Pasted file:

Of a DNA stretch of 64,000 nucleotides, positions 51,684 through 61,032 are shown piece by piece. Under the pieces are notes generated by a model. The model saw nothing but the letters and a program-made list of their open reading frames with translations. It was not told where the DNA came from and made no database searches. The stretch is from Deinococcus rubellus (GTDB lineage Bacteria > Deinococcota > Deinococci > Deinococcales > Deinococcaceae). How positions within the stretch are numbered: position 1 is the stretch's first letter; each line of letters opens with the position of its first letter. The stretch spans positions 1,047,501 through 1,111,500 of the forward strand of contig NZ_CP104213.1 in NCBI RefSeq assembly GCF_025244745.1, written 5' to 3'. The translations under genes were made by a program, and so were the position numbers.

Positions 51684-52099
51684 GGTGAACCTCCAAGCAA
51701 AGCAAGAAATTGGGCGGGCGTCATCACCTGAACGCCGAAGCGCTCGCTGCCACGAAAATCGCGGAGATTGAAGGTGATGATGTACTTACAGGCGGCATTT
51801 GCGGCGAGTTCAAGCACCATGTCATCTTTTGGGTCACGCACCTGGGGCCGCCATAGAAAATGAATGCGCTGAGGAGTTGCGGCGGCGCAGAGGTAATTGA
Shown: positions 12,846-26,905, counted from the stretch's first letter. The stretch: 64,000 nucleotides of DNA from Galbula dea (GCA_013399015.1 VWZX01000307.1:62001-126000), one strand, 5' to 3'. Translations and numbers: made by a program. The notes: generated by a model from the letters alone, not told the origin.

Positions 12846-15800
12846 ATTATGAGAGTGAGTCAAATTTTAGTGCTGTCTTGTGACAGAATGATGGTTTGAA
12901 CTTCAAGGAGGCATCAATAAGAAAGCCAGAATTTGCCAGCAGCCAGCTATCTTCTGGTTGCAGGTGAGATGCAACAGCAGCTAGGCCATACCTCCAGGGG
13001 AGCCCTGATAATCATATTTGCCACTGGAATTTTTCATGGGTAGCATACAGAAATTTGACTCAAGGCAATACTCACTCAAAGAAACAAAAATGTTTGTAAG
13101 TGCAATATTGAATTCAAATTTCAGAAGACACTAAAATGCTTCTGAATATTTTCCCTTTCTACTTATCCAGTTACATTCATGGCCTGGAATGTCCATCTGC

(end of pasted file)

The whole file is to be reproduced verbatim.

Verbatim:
Of a DNA stretch of 64,000 nucleotides, positions 51,684 through 61,032 are shown piece by piece. Under the pieces are notes generated by a model. The model saw nothing but the letters and a program-made list of their open reading frames with translations. It was not told where the DNA came from and made no database searches. The stretch is from Deinococcus rubellus (GTDB lineage Bacteria > Deinococcota > Deinococci > Deinococcales > Deinococcaceae). How positions within the stretch are numbered: position 1 is the stretch's first letter; each line of letters opens with the position of its first letter. The stretch spans positions 1,047,501 through 1,111,500 of the forward strand of contig NZ_CP104213.1 in NCBI RefSeq assembly GCF_025244745.1, written 5' to 3'. The translations under genes were made by a program, and so were the position numbers.

Positions 51684-52099
51684 GGTGAACCTCCAAGCAA
51701 AGCAAGAAATTGGGCGGGCGTCATCACCTGAACGCCGAAGCGCTCGCTGCCACGAAAATCGCGGAGATTGAAGGTGATGATGTACTTACAGGCGGCATTT
51801 GCGGCGAGTTCAAGCACCATGTCATCTTTTGGGTCACGCACCTGGGGCCGCCATAGAAAATGAATGCGCTGAGGAGTTGCGGCGGCGCAGAGGTAATTGA
Shown: positions 12,846-26,905, counted from the stretch's first letter. The stretch: 64,000 nucleotides of DNA from Galbula dea (GCA_013399015.1 VWZX01000307.1:62001-126000), one strand, 5' to 3'. Translations and numbers: made by a program. The notes: generated by a model from the letters alone, not told the origin.

Positions 12846-15800
12846 ATTATGAGAGTGAGTCAAATTTTAGTGCTGTCTTGTGACAGAATGATGGTTTGAA
12901 CTTCAAGGAGGCATCAATAAGAAAGCCAGAATTTGCCAGCAGCCAGCTATCTTCTGGTTGCAGGTGAGATGCAACAGCAGCTAGGCCATACCTCCAGGGG
13001 AGCCCTGATAATCATATTTGCCACTGGAATTTTTCATGGGTAGCATACAGAAATTTGACTCAAGGCAATACTCACTCAAAGAAACAAAAATGTTTGTAAG
13101 TGCAATATTGAATTCAAATTTCAGAAGACACTAAAATGCTTCTGAATATTTTCCCTTTCTACTTATCCAGTTACATTCATGGCCTGGAATGTCCATCTGC